Malmo is lovely and the trip over really enjoyable. Lots of views of the amazing Oresund Bridge (a winner even if you've never watched The Bridge. However, if you haven't seen this Nordic noir TV series, you've got a treat ahead of you) and it only takes about half an hour. Then, hey presto, you're in another country where fika rules.

Fika is something sweet, like a pastry, and – traditionally – coffee, though no one thought it odd when I asked for tea instead.

So, of course, you must stop for fika somewhere and you must take the little canal cruise here as well, and then you'll want to wander down the main shopping street and probably buy something. I know Denmark is meant to be the home of good design, but I loved the Swedish clothes and homewares even more.

By now it will be time to catch the last bus back, which leaves at 4-something in the afternoon.

You'll do plenty of walking in Copenhagen, as one does in any city, but with your (wait for it!) Copenhagen Card, you can always jump on a passing bus – or, the one thing we didn't find time to do – hire a bicycle, which seems to be how at least half the city's population gets around.

Where to stay? That's Tip No 5: the Andersen Hotel. It's about a five-minute walk from Central Station, where the train to and from the airport comes to. It's reasonably priced, breakfast is included, and it's very convenient to most things. We were told it's in the red-light district, but a few sex shops and a few sex workers weren't threatening in any way and it was all very relaxed, so don't let that put you off. It also has nice touches, like 'Wine Hour', where you can sit in the lounge and drink wine for free between 5-6pm; the reception desk operates on karma - that is, they're nice to you, you're then happy, which makes them happy... No wonder the Danes are the happiest people in Europe! Such a nice ethos.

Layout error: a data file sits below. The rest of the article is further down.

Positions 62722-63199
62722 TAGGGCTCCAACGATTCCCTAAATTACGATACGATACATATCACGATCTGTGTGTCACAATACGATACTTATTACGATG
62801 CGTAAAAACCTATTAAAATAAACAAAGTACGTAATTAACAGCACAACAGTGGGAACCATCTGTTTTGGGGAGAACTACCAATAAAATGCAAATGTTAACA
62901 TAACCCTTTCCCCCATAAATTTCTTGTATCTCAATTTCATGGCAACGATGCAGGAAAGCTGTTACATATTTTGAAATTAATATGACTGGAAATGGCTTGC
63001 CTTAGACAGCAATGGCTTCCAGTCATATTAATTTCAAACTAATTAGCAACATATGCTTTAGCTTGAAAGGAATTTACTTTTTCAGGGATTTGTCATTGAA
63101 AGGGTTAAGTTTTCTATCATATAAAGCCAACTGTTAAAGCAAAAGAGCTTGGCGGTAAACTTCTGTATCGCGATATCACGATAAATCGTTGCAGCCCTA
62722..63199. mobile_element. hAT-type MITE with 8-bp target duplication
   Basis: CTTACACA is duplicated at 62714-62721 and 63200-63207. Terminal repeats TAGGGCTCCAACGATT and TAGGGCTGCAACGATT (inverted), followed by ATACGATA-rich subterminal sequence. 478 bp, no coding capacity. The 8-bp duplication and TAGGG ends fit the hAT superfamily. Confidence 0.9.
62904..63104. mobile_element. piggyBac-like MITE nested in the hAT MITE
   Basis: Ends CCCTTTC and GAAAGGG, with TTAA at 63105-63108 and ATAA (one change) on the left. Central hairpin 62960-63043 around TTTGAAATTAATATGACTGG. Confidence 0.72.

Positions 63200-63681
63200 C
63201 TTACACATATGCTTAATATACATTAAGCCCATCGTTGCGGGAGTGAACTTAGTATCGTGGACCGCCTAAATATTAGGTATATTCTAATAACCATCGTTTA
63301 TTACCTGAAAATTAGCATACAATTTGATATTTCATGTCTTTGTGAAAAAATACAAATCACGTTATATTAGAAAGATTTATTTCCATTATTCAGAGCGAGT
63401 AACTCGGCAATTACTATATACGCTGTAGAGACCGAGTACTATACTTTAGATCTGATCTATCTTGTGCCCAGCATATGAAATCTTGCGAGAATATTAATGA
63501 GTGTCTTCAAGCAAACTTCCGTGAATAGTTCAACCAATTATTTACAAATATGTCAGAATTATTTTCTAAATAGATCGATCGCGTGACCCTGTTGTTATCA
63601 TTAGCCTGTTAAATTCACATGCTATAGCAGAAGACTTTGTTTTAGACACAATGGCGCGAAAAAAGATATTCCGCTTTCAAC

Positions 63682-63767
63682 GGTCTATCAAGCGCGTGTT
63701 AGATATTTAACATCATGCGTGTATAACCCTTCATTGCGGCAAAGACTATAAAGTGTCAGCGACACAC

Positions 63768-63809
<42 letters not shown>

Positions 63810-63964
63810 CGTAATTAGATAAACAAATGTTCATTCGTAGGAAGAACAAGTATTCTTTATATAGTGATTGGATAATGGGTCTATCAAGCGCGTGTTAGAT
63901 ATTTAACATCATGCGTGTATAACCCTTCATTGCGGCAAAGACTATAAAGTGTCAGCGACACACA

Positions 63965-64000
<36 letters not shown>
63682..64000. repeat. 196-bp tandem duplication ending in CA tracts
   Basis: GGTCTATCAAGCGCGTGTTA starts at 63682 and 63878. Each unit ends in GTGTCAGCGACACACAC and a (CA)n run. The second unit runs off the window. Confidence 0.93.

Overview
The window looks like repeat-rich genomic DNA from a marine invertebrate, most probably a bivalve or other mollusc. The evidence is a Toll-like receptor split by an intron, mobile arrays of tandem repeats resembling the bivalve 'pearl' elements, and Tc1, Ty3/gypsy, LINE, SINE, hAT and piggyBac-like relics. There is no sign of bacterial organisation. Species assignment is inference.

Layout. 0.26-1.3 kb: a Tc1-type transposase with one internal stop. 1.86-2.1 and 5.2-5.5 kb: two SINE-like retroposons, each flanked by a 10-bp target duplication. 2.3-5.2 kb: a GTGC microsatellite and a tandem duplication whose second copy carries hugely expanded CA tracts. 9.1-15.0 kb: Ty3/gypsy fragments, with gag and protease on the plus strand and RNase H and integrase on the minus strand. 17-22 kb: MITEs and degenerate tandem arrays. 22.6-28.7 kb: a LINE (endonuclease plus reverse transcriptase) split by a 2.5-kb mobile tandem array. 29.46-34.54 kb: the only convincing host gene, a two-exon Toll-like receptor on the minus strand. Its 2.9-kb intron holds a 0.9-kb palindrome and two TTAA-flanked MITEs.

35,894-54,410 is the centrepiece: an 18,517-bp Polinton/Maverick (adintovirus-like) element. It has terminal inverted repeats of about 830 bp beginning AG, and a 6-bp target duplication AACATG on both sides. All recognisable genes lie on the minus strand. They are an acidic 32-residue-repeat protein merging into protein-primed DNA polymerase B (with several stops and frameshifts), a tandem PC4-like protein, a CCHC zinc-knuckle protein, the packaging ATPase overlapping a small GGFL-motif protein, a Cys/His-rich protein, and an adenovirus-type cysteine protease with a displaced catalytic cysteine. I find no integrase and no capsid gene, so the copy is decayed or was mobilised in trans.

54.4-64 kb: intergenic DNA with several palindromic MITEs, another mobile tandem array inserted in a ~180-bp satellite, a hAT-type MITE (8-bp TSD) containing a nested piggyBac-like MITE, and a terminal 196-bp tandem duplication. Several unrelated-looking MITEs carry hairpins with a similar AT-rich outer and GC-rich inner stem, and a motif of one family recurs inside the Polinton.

Our final sightseeing visit was the Carlsberg brewery. Once again, free entry with that card, and after you've had a good look around, you get a free drink (either one of their beers or a soft drink), plus a free gift. What would this be, we wondered? Ah, a little lapel pin...









Saturday, 24 June 2017

Three days in Porto

Porto
What’s the ideal amount of time to visit a city? To hit the highlights, see enough that you you’ve got a good feel for it, but not so long that you’re scrabbling around for things to do? I’m not talking here about that ‘You can never know a place too well’ thing, but more that when you come away, you feel you could tell someone else what not to miss and have had experiences you wouldn’t have had anywhere else.

I think it’s somewhere around three days. Of course, you can ‘do’ a place in a weekend too, but another day on top of that allows a little bit of wiggle room.

And so to Porto… Like Lisbon and San Fransisco, it’s all hills. You’re either going up or you’re going down. While going down might sound easier, in the back of your mind, you know it only means that soon you’ll be going up again. And, like much of life, the devil is in the detail here. So, while the broad sweeps are glorious, the azulo tiles round doorways or covering whole buildings are incredible, as are the bas reliefs on 1930s theatres or the small curiosities on a table top.